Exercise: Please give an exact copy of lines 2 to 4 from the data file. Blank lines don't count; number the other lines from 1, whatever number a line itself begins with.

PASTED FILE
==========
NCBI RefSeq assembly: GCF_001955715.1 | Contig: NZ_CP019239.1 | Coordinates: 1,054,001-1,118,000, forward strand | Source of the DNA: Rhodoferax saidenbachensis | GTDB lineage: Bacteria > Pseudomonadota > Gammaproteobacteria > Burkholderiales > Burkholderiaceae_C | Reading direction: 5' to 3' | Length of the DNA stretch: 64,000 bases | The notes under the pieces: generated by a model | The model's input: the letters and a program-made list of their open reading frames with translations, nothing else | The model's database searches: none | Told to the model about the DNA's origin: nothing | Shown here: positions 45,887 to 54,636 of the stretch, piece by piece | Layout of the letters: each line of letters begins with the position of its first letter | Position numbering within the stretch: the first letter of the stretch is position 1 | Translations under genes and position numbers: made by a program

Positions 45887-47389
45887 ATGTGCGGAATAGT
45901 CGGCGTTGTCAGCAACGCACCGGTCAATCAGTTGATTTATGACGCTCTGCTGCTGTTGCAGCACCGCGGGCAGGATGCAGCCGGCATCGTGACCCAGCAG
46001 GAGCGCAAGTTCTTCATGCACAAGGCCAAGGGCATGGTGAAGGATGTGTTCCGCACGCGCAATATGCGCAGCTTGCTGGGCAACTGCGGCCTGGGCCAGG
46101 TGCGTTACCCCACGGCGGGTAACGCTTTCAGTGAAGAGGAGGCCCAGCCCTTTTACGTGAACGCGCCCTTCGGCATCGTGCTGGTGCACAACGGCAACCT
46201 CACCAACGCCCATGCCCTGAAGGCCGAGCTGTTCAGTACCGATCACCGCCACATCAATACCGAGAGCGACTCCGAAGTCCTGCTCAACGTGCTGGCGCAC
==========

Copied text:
Positions 45887-47389
45887 ATGTGCGGAATAGT
45901 CGGCGTTGTCAGCAACGCACCGGTCAATCAGTTGATTTATGACGCTCTGCTGCTGTTGCAGCACCGCGGGCAGGATGCAGCCGGCATCGTGACCCAGCAG